The government has been urged to plug the holes in its sport premium cash scheme, with teachers claiming schools are fudging their funding. Schools Week reports.
The call comes as the education secretary Damian Hinds announced a new “school sport action plan” to get more pupils to play competitive sport.
But school sport experts have called on the government to instead concentrate on implementing its current strategies to boost school sport and tackle childhood obesity.
Teachers claim PE and sport premium funding – introduced in 2013 as part of the London 2012 Olympic legacy – is being misused. This year the government doubled the amount it gives to primary schools each year to £320 million, with schools receiving up to £27,510 each.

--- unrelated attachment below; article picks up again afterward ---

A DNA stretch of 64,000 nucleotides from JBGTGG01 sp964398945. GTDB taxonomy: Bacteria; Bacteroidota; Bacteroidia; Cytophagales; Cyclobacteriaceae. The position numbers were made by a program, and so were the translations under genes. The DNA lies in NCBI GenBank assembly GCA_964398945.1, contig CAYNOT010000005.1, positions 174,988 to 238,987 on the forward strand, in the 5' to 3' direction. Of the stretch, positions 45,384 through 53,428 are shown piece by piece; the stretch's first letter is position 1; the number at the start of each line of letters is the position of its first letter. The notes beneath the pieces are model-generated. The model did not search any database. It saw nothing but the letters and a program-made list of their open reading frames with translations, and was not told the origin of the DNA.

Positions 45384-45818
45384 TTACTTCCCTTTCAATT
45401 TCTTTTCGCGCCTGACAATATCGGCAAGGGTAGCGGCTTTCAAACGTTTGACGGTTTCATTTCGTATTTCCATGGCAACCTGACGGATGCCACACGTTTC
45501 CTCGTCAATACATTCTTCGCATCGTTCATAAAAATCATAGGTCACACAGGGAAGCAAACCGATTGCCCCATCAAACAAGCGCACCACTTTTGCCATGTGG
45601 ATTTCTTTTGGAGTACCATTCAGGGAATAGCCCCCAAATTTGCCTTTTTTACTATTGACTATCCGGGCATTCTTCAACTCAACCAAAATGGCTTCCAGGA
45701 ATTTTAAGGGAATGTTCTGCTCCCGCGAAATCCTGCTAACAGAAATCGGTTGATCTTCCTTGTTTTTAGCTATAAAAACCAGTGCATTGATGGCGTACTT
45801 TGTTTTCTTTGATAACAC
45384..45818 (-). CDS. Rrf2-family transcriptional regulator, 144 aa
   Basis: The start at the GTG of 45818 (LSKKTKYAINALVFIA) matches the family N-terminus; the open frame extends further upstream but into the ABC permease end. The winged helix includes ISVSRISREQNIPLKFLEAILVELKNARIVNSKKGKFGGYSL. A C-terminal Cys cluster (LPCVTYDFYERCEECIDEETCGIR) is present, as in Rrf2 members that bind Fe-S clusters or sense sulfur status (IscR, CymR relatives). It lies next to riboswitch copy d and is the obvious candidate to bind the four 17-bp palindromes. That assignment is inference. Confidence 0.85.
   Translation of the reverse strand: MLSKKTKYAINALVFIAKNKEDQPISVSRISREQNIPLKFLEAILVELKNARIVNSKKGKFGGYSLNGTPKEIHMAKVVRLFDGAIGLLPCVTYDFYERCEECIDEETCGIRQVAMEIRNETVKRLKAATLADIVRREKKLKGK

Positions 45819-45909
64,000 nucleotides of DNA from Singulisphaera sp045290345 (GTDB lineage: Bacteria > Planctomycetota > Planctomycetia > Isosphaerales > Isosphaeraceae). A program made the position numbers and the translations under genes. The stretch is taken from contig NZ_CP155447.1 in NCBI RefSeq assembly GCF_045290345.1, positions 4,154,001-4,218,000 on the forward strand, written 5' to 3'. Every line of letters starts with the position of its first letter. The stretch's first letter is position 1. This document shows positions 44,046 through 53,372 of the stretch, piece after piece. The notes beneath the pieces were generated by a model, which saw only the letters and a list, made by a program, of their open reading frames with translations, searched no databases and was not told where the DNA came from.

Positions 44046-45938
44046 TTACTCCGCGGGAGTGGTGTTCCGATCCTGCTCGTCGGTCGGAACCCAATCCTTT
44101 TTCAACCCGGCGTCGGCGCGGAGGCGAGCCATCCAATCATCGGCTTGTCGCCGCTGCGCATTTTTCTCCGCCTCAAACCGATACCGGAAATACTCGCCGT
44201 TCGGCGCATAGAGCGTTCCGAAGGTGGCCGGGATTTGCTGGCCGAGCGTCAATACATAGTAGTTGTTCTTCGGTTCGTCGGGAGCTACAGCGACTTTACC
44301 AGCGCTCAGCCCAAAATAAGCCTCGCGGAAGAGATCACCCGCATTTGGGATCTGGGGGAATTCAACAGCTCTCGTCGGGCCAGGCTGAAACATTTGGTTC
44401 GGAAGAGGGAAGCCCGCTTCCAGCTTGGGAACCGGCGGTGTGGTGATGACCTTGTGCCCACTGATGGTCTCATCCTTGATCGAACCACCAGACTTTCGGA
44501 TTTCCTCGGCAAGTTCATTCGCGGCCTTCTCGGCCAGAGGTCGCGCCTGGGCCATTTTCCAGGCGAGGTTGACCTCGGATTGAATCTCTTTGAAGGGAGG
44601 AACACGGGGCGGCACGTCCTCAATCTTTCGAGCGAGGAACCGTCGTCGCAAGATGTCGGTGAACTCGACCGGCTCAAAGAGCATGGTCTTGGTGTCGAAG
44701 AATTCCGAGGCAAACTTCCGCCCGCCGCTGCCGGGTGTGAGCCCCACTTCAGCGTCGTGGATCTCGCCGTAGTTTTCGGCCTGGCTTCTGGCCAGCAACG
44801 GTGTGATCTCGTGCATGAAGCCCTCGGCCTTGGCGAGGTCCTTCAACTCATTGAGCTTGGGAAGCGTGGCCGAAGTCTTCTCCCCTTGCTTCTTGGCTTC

Schools must use the ring-fenced cash to make “additional and sustainable” improvements to the quality of PE and sport.
School leaders are expected to publish details online of how the money is spent. Ofsted will check this during inspections.
One teacher told Active Matters: “My last headteacher went for copying and pasting last summer term’s report from an older year. Totally gobsmacked by her brazenness. However HMI didn’t spot it.”
An analysis of 86 primary schools in the London borough of Croydon, seen by Schools Week, found a quarter had no evidence online for how the funding was spent last year. Four in five of the schools (79 per cent) had yet to provide the completed statutory performance report.
An Ofsted spokesperson said it took the misuse of premium funding “seriously”. “If we find that funding is not being used for the right purposes we will make this clear in the school’s report and take it into account in coming to a judgment.”
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